creativity at work

Where do you do your best thinking?

My research shows that it usually isn’t at work. In fact, when discussing where creativity and big breakthrough ideas tend to originate, the office rarely even enters the conversation.

We know “busy is the new fine.” Unfortunately, “overwhelmed and distracted” is the new workplace. Which is a problem if your work depends on finding time for deep focus and concentration.

What is the answer?

Take control and focus on what matters. Decide when you’re going to check and respond to email. If you’re worried about missing something important, consider this quick audit: Which is more important, the prioritized task you’re working on now or the next email that lands in the inbox (whatever that happens to be)?

What Gets Scheduled Gets Done

If you wake up without a prioritized plan for the day, you’re already a step behind. I find it most helpful to organize by “day parts” — chunks of time dedicated to my most important priorities.

A good day plan also includes white space. Instead of scheduling back-to-back meetings from 9 a.m. to 5 p.m., give yourself time during the day to think strategically or just simply relax, breathe and let the mind wander. So often, it’s in those moments of solitude and reflection where the big, breakthrough thinking happens.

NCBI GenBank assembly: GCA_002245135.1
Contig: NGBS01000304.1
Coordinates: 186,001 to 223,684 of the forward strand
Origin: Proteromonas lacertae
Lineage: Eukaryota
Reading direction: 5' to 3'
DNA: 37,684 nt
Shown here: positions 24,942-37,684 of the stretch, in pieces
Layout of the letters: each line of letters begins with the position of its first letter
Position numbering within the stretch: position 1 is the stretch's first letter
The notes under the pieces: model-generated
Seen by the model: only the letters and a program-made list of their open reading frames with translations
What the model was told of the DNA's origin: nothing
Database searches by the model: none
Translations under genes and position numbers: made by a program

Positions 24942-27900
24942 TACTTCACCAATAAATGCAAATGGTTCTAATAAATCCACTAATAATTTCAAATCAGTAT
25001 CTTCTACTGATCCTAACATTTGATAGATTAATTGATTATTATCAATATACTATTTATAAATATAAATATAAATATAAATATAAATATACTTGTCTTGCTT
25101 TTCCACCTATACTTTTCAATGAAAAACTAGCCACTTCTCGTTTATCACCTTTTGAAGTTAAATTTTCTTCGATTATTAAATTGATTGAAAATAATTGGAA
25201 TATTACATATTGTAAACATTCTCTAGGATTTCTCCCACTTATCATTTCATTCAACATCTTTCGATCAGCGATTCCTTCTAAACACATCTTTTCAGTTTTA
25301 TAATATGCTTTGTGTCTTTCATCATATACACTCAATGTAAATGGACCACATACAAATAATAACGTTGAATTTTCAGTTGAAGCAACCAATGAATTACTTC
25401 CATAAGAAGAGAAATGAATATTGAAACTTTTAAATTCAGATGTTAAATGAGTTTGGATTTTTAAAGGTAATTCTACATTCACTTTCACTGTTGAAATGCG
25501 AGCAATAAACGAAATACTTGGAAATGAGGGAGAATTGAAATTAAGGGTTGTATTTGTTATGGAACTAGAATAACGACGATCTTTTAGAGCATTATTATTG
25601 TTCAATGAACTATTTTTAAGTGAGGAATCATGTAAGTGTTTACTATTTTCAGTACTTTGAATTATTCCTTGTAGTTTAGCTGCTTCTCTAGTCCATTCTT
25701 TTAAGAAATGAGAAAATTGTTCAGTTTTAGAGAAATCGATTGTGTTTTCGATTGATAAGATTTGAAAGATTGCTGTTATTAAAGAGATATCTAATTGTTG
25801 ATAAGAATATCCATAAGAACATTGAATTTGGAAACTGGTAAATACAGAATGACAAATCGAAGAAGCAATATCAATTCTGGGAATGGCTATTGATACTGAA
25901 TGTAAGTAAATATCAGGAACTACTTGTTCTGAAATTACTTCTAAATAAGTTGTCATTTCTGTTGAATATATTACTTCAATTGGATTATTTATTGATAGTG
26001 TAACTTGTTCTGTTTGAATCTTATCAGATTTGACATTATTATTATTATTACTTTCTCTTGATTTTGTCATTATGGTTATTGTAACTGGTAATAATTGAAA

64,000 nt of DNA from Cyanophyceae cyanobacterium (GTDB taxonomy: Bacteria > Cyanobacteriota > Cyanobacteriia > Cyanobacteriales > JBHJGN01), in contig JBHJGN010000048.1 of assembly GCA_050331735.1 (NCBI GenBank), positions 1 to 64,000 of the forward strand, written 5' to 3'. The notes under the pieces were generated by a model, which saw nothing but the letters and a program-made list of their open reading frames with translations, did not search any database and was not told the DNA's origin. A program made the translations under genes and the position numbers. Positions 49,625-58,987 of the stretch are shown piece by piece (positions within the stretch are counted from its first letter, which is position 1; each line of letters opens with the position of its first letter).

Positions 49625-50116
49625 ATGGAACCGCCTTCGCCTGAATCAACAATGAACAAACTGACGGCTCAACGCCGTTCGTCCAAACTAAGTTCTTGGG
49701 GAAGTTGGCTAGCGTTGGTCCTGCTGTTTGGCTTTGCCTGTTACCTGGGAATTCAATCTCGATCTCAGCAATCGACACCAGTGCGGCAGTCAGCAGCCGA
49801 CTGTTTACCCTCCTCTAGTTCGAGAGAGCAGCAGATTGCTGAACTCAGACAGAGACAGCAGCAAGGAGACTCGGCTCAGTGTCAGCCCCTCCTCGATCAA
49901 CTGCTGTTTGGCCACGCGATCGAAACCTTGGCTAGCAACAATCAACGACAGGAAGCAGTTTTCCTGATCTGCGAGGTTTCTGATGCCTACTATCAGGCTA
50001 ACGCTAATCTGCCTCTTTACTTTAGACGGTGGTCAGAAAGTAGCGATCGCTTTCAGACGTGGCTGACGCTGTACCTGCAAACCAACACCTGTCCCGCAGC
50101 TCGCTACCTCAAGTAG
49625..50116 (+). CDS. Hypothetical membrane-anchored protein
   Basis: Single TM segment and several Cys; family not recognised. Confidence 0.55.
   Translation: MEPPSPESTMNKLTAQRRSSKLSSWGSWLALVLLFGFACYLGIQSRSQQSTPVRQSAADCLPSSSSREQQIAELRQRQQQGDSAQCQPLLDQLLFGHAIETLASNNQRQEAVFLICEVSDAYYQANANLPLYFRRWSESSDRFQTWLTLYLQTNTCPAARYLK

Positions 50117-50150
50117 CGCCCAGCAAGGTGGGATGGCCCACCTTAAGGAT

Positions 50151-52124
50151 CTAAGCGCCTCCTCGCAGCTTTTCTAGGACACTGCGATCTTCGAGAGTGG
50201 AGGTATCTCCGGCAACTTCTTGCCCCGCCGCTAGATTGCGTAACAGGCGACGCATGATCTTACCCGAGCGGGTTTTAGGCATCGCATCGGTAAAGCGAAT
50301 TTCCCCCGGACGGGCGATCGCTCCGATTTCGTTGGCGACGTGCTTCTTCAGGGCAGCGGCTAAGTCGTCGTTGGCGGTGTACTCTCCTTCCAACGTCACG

This is why I start my day with a reflection and journaling practice before I enter “screen time.” It’s why I also have “creativity” scheduled into my calendar. The people working with me, who have access to my calendar, know that creativity time is sacred. If you want a white space guide, Jim Collins recommends 10 hours for every 2 weeks of work.

I’m also a big fan of scheduled breaks. Taking short breaks during the day to walk around, go outside, or get a glass of water (try working in 50 minute bursts) leaves you refreshed and ready for the next challenge. Longer breaks have also proven to be a catalyst to unleash both clarity and creativity. Readers of the blog know I just returned from a technology-free long weekend retreat in Colorado. I’m planning on extending my 2017 summer sabbatical from 30 days to 6 weeks.

You don’t need a weekend retreat or a summer sabbatical to unleash creativity. However, it just might require more disciplined time management and a bit of failure tolerance. Check out the video where we discuss why innovative thinking never happens at work and precisely what to do about it.